But my recent experience delivering the boat on my own has me thinking about different patterns of cruising that might work for both of us.
Maybe I could take on most of the travel responsibilities and let my husband fly or drive down to meet me on the boat for part of the time. I could pick up passengers or crew who would like to do legs of the trip with me.
I don’t have to force my husband to come along all the time after all.
What if your partner can’t cruise with you?
And of course, the most important reason everyone sailing with a partner should try singlehanding—what if your partner becomes ill or dies? Do you want to give up the life you love? And if it happened suddenly, are you confident you can get your boat home?
I’ve lost count of how many women (and yes, so far they’ve all been women) who could not handle their boat if something happened to their partner.
Thinking of those women being stuck out on the open water not even knowing how to work the radio when their husband has a heart attack makes me shudder.
You may not care about problem-solving by yourself. Or growing your skills. Or even gaining confidence.
But you should damn well care that you can get your boat to safety if something happens to your partner underway.
And just think of the kick-ass story you can tell in a marina laundry room when you singlehanded your boat home from the Bahamas when your husband becomes seriously ill (true story; this woman is my hero.)
My Second Time Singlehanding
Did the entire delivery trip go well?
I think so.
We faced some rough conditions the second day. Sailors familiar with the Chesapeake Bay will know that uncomfortable feeling when you have a short period and high, choppy waves.
Our third day, after adding fuel to the tank, I discovered the engine would not start. I called the boatyard I was delivering the boat to. Staff there helped me talk through my options for diagnosing and fixing the problem. (It’s an extrovert thing; I find it nearly impossible to decide something without talking about it out loud.)
In the end, I was glad I decided not to mess with the engine in a remote location with the closest diesel technician and source of parts being over 60 miles away. Especially after discovering the fuel pump needed replacing.
We got towed into Deltaville and had the further joy of landing the boat under tow.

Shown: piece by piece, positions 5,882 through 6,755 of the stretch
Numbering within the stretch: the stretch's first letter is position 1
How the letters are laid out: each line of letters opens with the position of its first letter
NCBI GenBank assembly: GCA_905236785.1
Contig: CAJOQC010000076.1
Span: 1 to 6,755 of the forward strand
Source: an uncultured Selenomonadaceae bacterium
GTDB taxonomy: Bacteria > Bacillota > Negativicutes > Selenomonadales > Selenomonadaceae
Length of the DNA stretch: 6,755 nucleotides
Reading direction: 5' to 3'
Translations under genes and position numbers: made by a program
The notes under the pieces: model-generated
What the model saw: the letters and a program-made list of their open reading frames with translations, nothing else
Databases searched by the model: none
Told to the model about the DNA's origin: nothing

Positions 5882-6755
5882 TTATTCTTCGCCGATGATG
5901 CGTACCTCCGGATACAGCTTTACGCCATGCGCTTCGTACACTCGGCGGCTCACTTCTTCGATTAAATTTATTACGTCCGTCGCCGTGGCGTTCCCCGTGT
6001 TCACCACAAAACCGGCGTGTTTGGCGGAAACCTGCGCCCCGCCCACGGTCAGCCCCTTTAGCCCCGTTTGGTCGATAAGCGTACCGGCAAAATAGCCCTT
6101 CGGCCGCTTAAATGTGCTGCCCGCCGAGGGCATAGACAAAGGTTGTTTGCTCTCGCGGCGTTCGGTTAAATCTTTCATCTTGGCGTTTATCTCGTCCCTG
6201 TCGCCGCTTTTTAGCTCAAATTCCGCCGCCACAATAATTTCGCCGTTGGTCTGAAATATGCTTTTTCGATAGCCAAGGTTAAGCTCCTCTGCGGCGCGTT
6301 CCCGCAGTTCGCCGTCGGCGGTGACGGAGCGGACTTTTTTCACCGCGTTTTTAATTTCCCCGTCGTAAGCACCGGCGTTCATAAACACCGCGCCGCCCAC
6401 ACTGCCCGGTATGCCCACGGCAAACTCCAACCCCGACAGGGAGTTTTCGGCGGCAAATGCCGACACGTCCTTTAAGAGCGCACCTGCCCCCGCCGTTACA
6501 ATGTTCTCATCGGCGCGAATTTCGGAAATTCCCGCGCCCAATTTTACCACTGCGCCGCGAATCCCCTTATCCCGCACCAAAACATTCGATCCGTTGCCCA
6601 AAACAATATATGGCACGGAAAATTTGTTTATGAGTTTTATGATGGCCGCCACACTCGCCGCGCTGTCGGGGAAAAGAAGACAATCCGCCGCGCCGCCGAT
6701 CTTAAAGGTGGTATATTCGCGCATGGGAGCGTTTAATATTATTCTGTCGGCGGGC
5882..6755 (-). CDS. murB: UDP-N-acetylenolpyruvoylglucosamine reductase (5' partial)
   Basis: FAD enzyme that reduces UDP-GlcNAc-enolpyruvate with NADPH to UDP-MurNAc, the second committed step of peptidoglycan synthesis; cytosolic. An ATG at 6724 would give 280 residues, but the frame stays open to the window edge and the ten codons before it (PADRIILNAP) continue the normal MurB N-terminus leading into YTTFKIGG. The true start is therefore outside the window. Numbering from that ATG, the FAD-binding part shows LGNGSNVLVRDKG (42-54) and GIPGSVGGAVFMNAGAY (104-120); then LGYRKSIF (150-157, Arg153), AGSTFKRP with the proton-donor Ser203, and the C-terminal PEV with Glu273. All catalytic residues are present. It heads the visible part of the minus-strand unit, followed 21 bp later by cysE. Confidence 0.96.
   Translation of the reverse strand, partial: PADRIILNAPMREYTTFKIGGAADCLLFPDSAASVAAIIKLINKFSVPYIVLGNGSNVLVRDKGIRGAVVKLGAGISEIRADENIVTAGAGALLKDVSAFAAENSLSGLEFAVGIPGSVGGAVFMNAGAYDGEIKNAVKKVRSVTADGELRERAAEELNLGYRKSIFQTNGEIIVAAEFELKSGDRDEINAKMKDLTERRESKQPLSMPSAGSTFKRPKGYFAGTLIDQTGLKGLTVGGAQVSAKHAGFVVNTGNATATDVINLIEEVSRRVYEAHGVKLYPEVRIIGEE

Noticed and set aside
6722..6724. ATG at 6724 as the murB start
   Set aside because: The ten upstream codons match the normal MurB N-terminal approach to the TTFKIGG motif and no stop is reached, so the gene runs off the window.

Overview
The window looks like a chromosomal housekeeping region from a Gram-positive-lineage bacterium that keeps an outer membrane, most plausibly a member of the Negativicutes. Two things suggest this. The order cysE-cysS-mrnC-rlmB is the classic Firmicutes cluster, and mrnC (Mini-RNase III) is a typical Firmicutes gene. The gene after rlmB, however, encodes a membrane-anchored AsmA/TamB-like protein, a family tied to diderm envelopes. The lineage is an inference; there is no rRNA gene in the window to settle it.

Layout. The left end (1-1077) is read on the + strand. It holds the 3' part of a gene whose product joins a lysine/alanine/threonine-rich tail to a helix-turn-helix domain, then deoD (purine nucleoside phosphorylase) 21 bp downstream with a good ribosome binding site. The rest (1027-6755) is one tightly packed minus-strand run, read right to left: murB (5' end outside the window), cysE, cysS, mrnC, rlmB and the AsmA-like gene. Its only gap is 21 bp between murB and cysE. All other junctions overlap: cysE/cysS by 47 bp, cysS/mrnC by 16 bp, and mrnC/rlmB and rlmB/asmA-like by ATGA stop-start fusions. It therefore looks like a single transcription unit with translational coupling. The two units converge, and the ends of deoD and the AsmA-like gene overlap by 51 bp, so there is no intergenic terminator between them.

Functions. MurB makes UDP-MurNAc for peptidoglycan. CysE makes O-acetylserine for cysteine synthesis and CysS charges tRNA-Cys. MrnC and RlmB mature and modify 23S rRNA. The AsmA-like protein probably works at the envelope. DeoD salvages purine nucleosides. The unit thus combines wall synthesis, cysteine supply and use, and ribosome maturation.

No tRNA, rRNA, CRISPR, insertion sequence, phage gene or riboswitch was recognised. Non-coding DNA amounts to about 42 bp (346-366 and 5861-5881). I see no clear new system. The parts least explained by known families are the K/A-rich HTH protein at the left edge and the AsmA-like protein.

The towboat captain was not even a little sexist. He appreciated that I had the lines ready to tow when he arrived and we left within fifteen minutes of his arrival. And did not overly explain anything we had to do to get the boat into a narrow channel with shoals on both sides.
Having a positive experience with a male, marine professional? I guess that was another benefit of singlehanding.
I can’t say there was a single bad thing about taking the boat myself for three days.
Take The Next Step To Singlehanding
As I argued with the straw troll above, my experience is not what most people think of as singlehanding. Because I was not totally alone.
If my sister had been unable to join me, I would have had to approach our first dock much more closely without someone there to toss lines.
And I would have had to make some really uncomfortable choices about relieving myself underway.
Taking Meander on a three-day trip with an inexperienced passenger was my first step toward true singlehanding.
Because I find being alone for days at a time very lonely, I may never want to singlehand my boat for long. But I could see a future where I take other passengers, experienced and not, and feel perfectly confident in control of my own boat.
If you’re like to singlehand your boat, figure out what your next step is. Is asking your normal crew member to sit back and let you try things on your own? Is it getting help with docking but doing everything else alone? Or is it taking your boat for a solo trip to a new destination?
I believe it’s important to ease in slowly when you’re trying new things. So find the edge of your comfort level and push against it ever so much. Prepare ahead so you have everything you’ll need to safely singlehand your boat.
I guarantee you won’t regret it. At least if you have as much fun as I did (and remember, I ended up with rough seas and a broken fuel tank so it wasn’t all unicorns and rainbows).
Your turn: Have you ever done something alone you didn’t think you could have done yourself? How did it go?